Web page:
For notable service to the world’s children and especially for skilled development of the United Nations Children’s Fund program for improving maternal and child health.
From his birthplace in Pender, Nebraska, Maurice Pate moved early in life into worldwide activities. Graduation from Princeton University was followed by Army service overseas and then by several years of association with Herbert Hoover in war relief work in Belgium and Poland.
A career in international commerce was followed by again accepting the challenge of intense human need as president of the Commission for Polish Relief in 1939. He continued in similar international service until appointed executive director of the United Nations International Children’s Emergency Fund (UNICEF) in 1947. Under his administration, this organization has grown steadily in meeting the worldwide health needs of children and mothers and in the development of respect and good will toward all mankind.
Populations everywhere can understand the mission of UNICEF:
(1) supplies and equipment for maternal and child health centers;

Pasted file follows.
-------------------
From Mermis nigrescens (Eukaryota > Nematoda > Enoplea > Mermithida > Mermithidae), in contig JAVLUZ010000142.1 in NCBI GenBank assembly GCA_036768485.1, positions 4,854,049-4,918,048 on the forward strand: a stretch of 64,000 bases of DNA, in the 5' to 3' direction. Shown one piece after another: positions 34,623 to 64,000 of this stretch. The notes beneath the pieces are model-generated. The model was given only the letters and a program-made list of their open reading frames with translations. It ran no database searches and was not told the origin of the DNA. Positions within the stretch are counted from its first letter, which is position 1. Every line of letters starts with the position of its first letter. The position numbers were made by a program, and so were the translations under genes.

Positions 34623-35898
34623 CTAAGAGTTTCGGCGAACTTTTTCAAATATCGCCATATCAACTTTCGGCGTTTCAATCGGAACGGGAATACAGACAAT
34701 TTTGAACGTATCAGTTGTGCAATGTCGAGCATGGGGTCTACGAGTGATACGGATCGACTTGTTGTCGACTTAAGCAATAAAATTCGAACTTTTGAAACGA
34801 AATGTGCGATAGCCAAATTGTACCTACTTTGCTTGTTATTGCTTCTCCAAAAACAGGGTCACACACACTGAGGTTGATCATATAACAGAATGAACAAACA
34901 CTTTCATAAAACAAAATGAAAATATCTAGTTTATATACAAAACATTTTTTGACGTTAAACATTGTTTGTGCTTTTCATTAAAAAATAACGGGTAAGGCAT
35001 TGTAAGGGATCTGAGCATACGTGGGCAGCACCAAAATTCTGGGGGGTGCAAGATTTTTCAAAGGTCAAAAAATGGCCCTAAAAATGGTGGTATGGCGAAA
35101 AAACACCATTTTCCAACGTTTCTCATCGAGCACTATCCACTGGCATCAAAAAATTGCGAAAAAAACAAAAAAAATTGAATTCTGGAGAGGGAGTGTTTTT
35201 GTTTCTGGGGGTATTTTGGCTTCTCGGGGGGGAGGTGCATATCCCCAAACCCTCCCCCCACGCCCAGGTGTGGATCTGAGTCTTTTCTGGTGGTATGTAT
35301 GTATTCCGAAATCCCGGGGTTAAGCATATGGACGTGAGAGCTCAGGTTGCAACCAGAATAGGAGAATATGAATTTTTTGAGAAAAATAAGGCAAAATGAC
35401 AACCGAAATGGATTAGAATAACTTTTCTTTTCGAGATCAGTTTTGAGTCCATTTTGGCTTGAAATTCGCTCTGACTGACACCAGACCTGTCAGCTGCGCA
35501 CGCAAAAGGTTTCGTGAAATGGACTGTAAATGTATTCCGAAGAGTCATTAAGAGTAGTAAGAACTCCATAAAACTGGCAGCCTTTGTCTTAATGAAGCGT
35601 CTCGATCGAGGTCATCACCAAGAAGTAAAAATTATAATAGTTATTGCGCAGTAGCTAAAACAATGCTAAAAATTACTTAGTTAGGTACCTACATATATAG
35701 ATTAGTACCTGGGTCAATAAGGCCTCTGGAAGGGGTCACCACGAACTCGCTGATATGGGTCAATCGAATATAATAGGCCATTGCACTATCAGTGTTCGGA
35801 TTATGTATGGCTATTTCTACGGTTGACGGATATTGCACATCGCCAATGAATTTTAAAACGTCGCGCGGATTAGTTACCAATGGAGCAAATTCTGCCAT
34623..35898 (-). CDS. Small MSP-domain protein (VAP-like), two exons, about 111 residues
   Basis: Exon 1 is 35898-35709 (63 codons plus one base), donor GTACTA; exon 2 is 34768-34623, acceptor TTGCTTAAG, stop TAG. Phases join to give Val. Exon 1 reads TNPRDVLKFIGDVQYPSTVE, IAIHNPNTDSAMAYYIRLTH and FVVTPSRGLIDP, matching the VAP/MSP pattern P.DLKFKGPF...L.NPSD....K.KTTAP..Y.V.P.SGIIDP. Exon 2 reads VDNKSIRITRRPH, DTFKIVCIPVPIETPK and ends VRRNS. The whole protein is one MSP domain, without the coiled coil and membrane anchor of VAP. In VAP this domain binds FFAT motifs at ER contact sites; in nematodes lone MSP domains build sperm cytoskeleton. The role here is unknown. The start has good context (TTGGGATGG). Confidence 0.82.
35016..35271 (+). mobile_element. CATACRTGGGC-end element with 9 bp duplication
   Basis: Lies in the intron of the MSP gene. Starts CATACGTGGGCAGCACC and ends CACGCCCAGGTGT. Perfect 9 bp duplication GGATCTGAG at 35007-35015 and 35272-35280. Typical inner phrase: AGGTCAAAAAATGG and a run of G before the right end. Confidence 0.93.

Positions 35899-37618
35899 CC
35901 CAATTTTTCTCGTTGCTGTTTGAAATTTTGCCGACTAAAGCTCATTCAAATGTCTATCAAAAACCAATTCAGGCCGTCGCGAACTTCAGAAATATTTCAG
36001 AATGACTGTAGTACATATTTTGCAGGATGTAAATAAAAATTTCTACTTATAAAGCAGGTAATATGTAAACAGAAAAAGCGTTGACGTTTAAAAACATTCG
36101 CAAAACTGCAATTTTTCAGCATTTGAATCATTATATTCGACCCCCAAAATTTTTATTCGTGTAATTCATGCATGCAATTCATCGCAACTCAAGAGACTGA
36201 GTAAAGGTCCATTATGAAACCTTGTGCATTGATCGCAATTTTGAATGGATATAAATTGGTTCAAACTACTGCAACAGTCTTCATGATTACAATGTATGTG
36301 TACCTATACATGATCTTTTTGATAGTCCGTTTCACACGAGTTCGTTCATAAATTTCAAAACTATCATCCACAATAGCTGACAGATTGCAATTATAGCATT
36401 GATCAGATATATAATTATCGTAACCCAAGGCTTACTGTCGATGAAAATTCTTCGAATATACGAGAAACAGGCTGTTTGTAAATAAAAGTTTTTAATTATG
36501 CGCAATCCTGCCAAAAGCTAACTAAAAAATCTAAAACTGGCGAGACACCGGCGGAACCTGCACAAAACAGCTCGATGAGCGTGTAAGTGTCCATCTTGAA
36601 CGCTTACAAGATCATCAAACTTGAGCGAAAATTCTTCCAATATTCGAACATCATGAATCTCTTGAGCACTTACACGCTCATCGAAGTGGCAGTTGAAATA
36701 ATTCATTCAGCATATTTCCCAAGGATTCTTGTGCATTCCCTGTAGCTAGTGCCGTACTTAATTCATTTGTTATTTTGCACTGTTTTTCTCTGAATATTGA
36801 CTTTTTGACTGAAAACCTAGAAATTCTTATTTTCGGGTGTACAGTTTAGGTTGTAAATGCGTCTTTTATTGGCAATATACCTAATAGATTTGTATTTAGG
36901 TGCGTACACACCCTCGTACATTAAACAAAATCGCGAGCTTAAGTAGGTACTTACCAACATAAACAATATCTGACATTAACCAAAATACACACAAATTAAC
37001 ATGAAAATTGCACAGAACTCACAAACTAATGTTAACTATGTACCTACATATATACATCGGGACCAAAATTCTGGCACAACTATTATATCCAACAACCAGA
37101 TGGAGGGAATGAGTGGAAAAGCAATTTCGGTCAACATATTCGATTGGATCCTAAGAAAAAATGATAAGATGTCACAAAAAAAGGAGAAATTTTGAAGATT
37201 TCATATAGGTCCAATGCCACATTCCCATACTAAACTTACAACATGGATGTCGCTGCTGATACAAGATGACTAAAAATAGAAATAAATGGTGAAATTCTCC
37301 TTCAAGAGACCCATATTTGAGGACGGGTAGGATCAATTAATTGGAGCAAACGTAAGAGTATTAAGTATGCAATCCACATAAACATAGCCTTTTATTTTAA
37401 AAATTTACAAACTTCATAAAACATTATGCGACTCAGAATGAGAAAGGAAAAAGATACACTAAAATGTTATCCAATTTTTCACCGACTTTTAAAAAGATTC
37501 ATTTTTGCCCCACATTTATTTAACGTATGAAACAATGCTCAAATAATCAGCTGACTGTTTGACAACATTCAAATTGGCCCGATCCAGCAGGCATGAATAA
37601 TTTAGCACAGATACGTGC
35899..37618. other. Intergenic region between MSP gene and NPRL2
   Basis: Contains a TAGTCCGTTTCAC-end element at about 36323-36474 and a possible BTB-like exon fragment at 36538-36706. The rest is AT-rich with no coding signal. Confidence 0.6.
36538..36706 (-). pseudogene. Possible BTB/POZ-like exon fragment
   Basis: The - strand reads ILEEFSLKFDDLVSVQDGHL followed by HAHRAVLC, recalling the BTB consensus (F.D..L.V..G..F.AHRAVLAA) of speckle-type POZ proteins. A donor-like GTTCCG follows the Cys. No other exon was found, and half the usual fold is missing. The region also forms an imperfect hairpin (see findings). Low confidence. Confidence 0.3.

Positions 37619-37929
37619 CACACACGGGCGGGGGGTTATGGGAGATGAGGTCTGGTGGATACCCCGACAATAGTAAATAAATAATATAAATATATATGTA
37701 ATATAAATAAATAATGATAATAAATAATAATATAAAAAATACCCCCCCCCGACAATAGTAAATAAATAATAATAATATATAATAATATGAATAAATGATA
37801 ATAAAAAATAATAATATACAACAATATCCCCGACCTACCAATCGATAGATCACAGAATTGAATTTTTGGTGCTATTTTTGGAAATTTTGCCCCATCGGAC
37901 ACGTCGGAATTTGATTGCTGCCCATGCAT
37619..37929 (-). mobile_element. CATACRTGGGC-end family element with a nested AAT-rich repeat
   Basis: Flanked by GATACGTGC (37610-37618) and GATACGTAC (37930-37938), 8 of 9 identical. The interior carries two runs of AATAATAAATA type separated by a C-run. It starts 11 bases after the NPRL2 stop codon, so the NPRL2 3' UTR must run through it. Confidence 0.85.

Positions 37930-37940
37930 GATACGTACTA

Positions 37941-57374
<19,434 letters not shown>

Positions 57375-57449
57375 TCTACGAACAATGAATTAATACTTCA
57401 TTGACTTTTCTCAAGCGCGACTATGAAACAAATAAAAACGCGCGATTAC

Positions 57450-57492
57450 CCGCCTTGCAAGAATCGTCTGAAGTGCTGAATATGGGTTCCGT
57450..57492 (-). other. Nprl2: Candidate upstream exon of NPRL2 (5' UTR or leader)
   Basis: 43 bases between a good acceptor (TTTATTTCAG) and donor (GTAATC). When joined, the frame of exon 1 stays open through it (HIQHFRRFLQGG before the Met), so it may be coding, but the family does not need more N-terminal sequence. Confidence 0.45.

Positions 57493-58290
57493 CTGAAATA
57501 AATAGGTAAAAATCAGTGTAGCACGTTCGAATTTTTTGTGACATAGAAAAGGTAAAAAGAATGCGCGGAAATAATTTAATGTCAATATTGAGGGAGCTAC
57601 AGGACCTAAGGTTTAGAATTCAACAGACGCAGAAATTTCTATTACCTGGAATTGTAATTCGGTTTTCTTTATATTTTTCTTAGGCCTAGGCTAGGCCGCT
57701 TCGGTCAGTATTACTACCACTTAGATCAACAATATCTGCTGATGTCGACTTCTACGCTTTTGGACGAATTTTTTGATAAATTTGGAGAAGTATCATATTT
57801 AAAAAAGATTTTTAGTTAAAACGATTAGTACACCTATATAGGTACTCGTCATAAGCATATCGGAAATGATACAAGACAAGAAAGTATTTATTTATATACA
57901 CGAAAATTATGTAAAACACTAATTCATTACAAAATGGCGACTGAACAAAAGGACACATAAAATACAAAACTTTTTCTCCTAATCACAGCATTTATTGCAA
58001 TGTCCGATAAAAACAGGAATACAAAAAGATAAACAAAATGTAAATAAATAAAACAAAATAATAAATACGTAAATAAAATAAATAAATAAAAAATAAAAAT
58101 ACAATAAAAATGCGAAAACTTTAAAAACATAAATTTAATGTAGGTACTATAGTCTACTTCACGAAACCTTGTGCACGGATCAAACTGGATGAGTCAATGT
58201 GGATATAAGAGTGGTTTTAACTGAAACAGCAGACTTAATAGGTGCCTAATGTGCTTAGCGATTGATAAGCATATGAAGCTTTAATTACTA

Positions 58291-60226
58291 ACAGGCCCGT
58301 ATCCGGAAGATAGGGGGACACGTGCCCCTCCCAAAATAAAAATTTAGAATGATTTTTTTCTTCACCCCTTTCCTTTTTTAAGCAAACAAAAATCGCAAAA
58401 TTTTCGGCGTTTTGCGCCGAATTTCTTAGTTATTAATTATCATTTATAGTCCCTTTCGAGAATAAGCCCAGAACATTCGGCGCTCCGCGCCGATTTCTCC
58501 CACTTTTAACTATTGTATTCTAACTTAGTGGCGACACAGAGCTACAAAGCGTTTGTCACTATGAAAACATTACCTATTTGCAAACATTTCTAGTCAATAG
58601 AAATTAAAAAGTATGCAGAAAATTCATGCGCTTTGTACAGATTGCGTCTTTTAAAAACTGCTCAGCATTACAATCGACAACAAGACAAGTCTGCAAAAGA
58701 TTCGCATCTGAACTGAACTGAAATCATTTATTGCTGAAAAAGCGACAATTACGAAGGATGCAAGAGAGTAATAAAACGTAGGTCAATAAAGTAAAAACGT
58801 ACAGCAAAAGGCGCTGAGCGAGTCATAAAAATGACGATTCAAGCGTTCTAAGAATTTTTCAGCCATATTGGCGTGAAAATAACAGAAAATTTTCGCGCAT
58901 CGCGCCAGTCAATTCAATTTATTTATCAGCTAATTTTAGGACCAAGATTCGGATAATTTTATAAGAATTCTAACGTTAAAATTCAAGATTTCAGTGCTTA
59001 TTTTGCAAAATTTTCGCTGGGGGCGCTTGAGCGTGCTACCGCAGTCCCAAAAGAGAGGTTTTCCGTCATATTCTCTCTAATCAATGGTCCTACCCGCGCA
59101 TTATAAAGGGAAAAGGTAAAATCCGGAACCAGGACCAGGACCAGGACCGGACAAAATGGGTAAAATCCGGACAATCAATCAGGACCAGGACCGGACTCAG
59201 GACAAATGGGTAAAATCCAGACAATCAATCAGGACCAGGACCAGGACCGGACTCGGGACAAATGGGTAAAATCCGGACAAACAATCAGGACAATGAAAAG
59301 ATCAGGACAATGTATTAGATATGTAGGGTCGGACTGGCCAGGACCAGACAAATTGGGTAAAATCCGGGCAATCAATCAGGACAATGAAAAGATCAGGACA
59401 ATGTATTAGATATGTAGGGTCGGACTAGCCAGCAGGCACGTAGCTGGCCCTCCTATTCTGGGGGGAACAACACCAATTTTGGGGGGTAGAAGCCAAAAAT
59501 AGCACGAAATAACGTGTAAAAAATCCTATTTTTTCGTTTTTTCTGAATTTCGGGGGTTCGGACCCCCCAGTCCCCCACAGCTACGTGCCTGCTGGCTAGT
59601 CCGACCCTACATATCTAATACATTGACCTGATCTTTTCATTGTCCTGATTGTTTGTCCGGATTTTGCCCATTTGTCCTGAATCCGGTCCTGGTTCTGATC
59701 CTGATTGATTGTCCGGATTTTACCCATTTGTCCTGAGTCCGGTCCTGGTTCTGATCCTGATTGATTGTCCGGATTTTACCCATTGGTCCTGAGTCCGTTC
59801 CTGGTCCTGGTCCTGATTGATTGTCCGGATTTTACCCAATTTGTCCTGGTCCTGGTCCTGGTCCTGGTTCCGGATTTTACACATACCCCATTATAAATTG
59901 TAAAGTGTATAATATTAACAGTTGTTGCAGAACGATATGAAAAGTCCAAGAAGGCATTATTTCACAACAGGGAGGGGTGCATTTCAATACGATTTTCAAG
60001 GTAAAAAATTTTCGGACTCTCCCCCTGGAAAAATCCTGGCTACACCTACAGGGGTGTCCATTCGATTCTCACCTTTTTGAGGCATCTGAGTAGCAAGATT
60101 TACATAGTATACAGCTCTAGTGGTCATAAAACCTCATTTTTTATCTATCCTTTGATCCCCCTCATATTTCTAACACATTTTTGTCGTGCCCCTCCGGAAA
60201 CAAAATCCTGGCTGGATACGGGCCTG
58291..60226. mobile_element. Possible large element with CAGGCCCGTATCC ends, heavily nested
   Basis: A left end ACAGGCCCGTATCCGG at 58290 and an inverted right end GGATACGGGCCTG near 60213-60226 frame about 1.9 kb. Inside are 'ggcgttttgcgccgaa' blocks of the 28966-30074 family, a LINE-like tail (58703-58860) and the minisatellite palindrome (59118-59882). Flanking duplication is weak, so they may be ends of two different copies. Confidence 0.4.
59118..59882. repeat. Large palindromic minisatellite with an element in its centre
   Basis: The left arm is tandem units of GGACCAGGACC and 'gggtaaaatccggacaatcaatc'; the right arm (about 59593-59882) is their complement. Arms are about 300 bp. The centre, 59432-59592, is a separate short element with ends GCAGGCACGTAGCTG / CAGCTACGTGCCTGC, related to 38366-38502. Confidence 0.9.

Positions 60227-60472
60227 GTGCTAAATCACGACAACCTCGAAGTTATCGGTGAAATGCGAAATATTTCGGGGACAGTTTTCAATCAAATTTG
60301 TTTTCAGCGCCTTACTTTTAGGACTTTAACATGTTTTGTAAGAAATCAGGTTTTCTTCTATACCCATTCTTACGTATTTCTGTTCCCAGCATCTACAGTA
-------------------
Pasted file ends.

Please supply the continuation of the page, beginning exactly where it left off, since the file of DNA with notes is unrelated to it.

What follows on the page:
(2) nutrition programs including milk distribution, dairy plant construction, school feeding, nutrition education, and improved local food resources; and
(3) direct disease control programs including antimalaria campaigns ($8 million and reaching about 25 million persons annually in this work alone, in 1958–1960), DDT production and distribution, penicillin production and distribution, control measures for leprosy, yaws, tuberculosis and trachoma, and improvements in sanitation.
Now changed in name to United Nation’s Children’s Fund, the steady growth in voluntary financial support of UNICEF and the strength of its long-range program conducted in cooperation with the World Health Organization, the Food and Agriculture Organization and other agencies reflect both the spirit and the rare administrative ability of the executive director.